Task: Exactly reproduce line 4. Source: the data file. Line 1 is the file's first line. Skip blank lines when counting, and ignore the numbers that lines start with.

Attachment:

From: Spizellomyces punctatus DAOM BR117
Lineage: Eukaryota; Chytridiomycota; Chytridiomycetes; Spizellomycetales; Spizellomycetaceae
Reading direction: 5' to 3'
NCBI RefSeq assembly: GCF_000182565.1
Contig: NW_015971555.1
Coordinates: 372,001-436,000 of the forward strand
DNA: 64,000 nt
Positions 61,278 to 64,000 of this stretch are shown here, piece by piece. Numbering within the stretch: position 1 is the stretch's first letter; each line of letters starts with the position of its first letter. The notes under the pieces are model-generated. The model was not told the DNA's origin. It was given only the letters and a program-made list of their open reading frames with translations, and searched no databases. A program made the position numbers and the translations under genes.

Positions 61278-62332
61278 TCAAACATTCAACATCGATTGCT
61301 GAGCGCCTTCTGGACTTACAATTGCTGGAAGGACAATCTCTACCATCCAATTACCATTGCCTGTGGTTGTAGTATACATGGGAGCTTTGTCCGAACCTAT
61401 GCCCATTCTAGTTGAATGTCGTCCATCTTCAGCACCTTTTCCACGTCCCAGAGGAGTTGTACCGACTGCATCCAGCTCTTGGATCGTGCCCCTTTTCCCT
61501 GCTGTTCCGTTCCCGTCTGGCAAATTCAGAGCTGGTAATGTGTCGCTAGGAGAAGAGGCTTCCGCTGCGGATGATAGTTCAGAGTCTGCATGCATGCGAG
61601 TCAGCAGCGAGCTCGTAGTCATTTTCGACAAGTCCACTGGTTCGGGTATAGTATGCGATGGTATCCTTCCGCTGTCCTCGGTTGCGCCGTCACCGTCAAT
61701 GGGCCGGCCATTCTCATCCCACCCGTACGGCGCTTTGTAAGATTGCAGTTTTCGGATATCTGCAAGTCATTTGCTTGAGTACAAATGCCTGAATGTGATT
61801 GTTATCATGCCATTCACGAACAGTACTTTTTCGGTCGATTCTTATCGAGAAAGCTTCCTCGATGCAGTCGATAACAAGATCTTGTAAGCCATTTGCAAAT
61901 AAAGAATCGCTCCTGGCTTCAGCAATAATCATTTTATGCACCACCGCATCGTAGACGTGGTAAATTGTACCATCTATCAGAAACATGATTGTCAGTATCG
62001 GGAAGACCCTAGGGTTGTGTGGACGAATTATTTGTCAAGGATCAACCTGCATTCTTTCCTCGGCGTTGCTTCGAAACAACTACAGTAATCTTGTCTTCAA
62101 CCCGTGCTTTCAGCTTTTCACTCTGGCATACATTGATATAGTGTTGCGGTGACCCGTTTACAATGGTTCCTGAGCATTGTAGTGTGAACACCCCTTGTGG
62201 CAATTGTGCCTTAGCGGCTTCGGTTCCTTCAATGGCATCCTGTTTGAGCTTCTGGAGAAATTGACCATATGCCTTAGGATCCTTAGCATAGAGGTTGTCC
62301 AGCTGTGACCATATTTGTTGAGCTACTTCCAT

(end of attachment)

NCBI RefSeq assembly: GCF_000182565.1